Still today we laugh about that.  My, how things changed!  It's funny how that happens in life.

This little story about Lara reminds me of something...

Change is hard, but it can be done. 

At first, it was tough for Lara.  She struggled with it emotionally for a little while.  But she ended up loving that stage of life. 

Maybe you're facing a change right now at church, work, school, or home.  And perhaps it's difficult for you.  Just remember that God can help you adapt and thrive in this new chapter of life.  Sure, it might seem tough at first, but hang in there.  It gets better.  In time, you can adjust and learn to appreciate this season of life.

One thing I've learned about life is that it doesn't stay the same forever.  Things change.  When that happens, don't fight it or choose misery.  Accept it as the next part of your life's story, and charge enthusiastically into this new opportunity to learn, grow, and soar.

Change.  It's not the end of the world.  It's just the door through which we step into a new chapter of life.  And it can be a wonderful experience!

Tuesday, May 10, 2016

Lucy Enter And The Bridge

Lucy Enter, a wonderful member here at New Calvary Baptist Church, made the following statement more than once:  "If you go to church long enough, someone will hurt your feelings.  When this happens, you have to build a bridge and get over it."

Powerful statement, isn't it?!

We're human.  That means we fail and hurt each other.  Some times we mean to.  Other times we don't.  Either way, it happens.

When this takes place, we can freeze in our tracks with bitterness.  Holding a grudge immobilizes us.  Or we can forgive and let go of the resentment we feel.  At this moment, we can move forward with our lives and leave that anger behind.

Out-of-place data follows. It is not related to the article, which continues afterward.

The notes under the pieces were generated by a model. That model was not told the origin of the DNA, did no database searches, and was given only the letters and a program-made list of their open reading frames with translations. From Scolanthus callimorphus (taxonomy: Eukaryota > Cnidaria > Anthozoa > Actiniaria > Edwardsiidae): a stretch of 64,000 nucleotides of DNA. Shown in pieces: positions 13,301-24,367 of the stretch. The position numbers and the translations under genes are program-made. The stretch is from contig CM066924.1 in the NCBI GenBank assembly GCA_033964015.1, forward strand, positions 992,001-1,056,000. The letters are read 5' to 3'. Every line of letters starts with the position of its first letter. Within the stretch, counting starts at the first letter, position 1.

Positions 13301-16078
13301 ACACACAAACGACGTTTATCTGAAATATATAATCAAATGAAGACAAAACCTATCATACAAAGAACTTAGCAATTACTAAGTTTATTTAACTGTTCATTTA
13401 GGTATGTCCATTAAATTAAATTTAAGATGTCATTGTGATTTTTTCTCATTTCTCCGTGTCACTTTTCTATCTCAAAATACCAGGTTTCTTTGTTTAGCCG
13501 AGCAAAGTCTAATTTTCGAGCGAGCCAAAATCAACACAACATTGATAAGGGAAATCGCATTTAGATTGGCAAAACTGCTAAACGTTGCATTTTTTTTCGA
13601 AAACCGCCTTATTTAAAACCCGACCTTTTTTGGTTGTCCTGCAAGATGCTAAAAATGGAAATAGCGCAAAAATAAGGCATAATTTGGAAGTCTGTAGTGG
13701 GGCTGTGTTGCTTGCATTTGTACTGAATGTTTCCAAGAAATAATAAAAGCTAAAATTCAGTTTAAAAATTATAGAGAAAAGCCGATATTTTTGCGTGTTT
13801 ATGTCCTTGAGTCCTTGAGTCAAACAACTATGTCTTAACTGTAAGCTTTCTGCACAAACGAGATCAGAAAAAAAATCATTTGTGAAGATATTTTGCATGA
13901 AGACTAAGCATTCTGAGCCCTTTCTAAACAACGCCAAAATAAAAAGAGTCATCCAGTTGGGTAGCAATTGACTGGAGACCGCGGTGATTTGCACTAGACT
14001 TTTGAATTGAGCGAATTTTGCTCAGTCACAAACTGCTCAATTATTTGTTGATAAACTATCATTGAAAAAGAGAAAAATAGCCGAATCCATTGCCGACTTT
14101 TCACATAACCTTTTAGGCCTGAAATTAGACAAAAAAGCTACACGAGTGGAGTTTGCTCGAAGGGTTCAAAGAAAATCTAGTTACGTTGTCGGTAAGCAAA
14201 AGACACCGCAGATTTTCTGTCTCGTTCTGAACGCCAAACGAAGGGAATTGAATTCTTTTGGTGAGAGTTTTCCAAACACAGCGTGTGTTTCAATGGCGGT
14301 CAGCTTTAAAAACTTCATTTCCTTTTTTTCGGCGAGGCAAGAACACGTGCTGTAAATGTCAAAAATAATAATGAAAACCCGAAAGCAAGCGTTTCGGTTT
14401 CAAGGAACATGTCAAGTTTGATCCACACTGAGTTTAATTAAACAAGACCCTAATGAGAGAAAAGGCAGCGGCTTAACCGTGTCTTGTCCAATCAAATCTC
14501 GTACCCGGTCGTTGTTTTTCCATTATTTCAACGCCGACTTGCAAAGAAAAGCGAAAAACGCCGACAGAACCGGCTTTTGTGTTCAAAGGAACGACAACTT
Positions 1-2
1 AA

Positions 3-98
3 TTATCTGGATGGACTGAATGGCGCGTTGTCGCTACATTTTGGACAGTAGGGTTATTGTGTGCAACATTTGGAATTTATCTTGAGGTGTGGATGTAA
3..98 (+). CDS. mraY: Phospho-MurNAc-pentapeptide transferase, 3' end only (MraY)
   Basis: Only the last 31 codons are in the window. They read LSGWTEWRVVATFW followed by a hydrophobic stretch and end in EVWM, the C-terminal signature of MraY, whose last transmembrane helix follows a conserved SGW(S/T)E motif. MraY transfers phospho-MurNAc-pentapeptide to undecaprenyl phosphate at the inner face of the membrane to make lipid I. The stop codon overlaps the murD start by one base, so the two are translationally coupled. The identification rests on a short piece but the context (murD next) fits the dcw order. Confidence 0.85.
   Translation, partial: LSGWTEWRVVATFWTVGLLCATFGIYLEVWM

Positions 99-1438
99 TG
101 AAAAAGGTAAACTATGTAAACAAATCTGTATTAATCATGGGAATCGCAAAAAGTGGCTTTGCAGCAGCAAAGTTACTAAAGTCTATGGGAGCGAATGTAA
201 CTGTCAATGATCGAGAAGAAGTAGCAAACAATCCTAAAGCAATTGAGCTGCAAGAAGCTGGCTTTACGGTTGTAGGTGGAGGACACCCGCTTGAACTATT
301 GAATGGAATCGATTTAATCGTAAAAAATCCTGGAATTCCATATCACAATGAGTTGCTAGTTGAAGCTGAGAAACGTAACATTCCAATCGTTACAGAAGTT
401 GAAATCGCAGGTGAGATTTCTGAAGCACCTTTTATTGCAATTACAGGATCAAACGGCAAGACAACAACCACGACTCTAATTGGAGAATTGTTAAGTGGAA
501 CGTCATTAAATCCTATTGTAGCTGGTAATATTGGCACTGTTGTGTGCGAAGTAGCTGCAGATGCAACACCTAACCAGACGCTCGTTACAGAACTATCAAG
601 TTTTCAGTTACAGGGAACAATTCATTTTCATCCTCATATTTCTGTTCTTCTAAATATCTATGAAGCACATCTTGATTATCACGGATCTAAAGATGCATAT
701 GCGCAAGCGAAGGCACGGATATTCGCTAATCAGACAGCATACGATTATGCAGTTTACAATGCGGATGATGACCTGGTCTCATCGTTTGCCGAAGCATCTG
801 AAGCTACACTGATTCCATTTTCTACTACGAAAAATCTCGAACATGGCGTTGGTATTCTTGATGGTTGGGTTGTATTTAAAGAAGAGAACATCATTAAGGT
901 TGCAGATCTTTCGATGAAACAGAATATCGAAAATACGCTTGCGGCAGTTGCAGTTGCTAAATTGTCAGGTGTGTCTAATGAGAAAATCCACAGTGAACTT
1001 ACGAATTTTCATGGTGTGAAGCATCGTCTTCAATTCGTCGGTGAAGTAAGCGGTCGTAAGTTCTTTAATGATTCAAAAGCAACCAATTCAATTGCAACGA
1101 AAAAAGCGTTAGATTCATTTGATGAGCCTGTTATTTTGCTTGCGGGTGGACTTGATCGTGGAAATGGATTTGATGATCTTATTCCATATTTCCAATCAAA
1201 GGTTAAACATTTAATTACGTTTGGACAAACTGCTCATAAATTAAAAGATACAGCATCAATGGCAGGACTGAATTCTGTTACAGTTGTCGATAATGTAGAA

Lucy passed away a few days ago.  A few hours ago, I preached the sermon for her memorial service.  As I sit here tonight, I have her wise statement on my mind.  "Build a bridge and get over it."  That's good advice for us all.  When it comes to the pain we feel from mistreatment, it's best to forgive and move on.  

Thank you, Lucy.  You taught us much through your actions and words.  Now enjoy your new life up there.  I look forward to the day when we get to see you again.

Sunday, May 8, 2016

Sunday Night Rewind - 5/8/16

*  Happy Mother's Day to all you special ladies out there!!

*  I'm thankful for Lara being a good mom to our kids, and I'm thankful to Mom for being such a blessing to my brothers and me.  Both of these women mean a lot.

*  We had a big crowd today here at New Calvary Baptist Church.  

*  The music was worshipful and well done.

*  I preached "A Message For Moms And Everyone Else" out of 1 Samuel 1.  This was my point:  In her pain, Hannah prayed, found peace, and praised God.  In following her example, we should do the same.  It was a fun message to preach.

*  At the end of the service, a fine couple joined New Calvary.  What a thrill that was!